Supervision: Gionata Ghiggi,Daniele Grattarola
The high-resolution short-range forecasting (0–6h ahead) of precipitation (nowcasting) is an essential component of severe weather and hydrological early warning systems. Timeliness and accuracy of such forecasts are essential for weather-dependent decision-making to guarantee infrastructure safety and socio-economic operations. State-of-the-art operational nowcasting methods typically advect precipitation fields with radar-derived displacement estimates, but they struggle to capture the initiation of new convective cells and the growth and decay of precipitation cells, especially in regions with complex orography.
In collaboration with MeteoSwiss, we established in the past year a framework to facilitate the design and training of autoregressive convolutional neural network (CNN) models for short-term precipitation forecasting over the Swiss territory. Based on the past observed evolution of precipitation, the CNN models learn to predict the future i) displacement and ii) the growth and decay of the precipitating cloud systems. In this project, the aim is to decouple the learning of the model into two separate components: an advection module and a “growth & decay” module. To this end, the student is first expected to evaluate optical-flow estimation from various deep learning models (Sun et al., 2018, Teed et al., 2020, Hui et al., 2021).
Subsequently, the optical flow fields will be used to advect the images (with the past observed evolution of precipitation) to the model prediction timestep. This will enable the “growth & decay” module to focus on learning the precipitation increments in a Lagrangian frame, which means that the pixel-wise information across the time dimension in the Lagrangian tensor will provide the historical evolution of the precipitating cell along its trajectory over the Swiss complex terrain. The accuracy of the precipitation forecasts of the newly redesigned model will be benchmarked against a comprehensive set of established nowcasting algorithms as well as the operational NowPrecip product of MeteoSwiss (Sideris et al., 2020). Simultaneously, the “growth & decay” model predicted patterns might offer the potential to shed new light on complex precipitation processes occurring in the Alpine region.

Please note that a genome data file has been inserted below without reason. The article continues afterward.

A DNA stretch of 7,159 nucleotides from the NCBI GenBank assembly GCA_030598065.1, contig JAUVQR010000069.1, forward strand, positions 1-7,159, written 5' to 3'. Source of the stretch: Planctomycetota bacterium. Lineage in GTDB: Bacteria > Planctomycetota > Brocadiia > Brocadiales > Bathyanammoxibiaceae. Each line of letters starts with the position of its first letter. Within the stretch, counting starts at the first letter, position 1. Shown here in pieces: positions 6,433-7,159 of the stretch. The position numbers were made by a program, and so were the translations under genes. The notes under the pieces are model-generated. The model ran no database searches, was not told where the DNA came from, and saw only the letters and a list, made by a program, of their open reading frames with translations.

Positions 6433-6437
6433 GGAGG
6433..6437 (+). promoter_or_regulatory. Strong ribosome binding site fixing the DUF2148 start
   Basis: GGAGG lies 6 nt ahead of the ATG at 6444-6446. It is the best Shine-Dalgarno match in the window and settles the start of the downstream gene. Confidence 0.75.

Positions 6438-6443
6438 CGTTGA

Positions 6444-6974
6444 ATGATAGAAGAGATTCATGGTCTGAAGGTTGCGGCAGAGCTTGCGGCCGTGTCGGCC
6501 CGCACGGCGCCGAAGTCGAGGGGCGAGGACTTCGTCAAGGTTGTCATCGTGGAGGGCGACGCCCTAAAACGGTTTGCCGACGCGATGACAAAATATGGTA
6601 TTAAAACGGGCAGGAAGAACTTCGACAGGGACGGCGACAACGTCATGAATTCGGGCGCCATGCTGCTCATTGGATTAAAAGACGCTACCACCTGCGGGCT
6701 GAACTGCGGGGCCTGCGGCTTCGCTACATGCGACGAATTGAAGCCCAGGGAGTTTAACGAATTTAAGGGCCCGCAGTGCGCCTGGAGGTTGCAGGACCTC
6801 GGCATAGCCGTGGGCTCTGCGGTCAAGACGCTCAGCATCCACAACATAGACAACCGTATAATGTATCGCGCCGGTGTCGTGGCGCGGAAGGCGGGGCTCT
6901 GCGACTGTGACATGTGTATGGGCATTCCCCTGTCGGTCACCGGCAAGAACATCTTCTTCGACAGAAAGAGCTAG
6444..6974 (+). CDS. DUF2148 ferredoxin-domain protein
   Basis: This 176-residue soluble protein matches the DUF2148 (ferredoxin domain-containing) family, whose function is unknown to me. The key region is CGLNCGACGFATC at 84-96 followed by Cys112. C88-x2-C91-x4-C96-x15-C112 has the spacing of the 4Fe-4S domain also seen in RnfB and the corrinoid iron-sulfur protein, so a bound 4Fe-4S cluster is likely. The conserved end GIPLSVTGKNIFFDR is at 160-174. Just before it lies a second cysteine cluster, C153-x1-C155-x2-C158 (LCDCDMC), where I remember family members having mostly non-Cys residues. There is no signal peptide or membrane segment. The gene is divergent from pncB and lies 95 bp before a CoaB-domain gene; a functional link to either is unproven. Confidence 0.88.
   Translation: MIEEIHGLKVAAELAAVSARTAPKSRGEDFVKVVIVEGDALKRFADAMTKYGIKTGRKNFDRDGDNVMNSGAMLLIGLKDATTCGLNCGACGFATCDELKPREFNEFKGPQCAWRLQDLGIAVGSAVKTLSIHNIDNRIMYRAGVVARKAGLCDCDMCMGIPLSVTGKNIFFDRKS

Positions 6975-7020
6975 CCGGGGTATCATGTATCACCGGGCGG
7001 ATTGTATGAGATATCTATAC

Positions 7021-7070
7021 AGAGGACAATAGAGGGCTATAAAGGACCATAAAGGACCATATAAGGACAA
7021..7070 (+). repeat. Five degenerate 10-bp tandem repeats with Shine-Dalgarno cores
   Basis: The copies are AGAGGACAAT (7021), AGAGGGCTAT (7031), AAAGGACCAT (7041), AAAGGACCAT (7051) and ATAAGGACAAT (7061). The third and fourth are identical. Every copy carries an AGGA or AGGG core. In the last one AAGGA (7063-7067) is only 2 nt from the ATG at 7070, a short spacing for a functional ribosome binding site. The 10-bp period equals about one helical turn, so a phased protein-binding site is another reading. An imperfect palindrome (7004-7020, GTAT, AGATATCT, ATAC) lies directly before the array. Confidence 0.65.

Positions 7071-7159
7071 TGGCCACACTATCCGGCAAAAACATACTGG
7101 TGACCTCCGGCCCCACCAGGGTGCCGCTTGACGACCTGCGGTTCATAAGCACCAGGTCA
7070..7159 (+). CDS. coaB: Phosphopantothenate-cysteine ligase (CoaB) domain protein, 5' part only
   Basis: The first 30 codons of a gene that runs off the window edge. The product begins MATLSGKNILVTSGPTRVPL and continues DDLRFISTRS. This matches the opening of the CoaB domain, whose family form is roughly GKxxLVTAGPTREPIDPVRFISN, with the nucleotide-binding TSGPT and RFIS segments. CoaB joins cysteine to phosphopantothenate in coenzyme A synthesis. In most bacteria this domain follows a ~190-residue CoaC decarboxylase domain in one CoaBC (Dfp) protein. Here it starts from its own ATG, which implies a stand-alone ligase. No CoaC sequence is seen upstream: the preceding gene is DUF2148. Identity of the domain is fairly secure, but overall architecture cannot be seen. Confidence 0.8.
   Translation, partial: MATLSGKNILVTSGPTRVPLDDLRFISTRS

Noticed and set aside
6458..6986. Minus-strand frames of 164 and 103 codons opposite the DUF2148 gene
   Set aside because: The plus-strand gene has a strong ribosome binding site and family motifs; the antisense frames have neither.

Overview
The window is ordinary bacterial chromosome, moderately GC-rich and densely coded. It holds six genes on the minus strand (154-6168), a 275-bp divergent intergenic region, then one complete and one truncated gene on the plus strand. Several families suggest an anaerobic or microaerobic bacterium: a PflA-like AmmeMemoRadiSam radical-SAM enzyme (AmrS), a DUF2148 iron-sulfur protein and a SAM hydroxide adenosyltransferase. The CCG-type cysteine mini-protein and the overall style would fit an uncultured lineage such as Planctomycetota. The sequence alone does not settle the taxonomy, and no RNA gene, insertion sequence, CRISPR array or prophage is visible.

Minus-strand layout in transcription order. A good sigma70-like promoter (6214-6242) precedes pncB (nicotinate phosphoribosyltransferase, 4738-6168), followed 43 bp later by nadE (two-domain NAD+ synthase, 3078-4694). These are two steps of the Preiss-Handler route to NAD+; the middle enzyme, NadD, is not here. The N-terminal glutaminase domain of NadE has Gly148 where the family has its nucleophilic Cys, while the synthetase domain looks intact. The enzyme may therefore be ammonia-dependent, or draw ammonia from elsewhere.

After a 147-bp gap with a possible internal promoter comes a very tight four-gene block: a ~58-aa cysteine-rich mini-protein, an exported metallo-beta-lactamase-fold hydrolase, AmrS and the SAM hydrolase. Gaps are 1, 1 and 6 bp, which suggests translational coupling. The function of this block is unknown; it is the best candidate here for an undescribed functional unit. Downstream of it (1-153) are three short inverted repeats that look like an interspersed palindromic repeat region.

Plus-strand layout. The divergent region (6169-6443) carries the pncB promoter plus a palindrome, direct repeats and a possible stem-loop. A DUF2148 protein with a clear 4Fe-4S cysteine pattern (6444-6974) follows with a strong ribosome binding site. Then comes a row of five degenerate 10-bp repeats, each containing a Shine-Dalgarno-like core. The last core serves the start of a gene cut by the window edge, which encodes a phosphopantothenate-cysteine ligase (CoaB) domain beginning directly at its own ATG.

- Survey and benchmark deep learning algorithms for optical flow estimation
- Development of a precipitation advection module in PyTorch
- Design of a Lagrangian Convolutional Neural Network
- Good programming skills in python
- Previous knowledge of deep learning and PyTorch
Gionata Ghiggi: firstname.lastname@example.org
Daniele Grattarola: email@example.com
Hui, T., Tang, X., and Loy, C., 2021. A Lightweight Optical Flow CNN —Revisiting Data Fidelity and Regularization. IEEE Transactions on Pattern Analysis & Machine Intelligence, 43 (08), 2555-2569, https://doi.org/10.1109/TPAMI.2020.2976928.
Sideris, I. V., L. Foresti, D. Nerini, and U. Germann, 2020: Nowprecip: Localized precipitation nowcasting in the complex terrain of Switzerland. Quart. J. Roy. Meteor. Soc., 146, 1768–1800, https://doi.org/10.1002/qj.3766
Sun, D., Yang, X., Liu, M., and Kautz, J., 2018. PWC-Net: CNNs for Optical Flow Using Pyramid, Warping, and Cost Volume. https://doi.org/10.48550/arXiv.1709.02371
Teed, Z., and Deng, J. 2020. RAFT: Recurrent all-pairs field transforms for optical flow. Eur. Conf. Comput. Vis. (ECCV). https://doi.org/10.48550/arXiv.2003.12039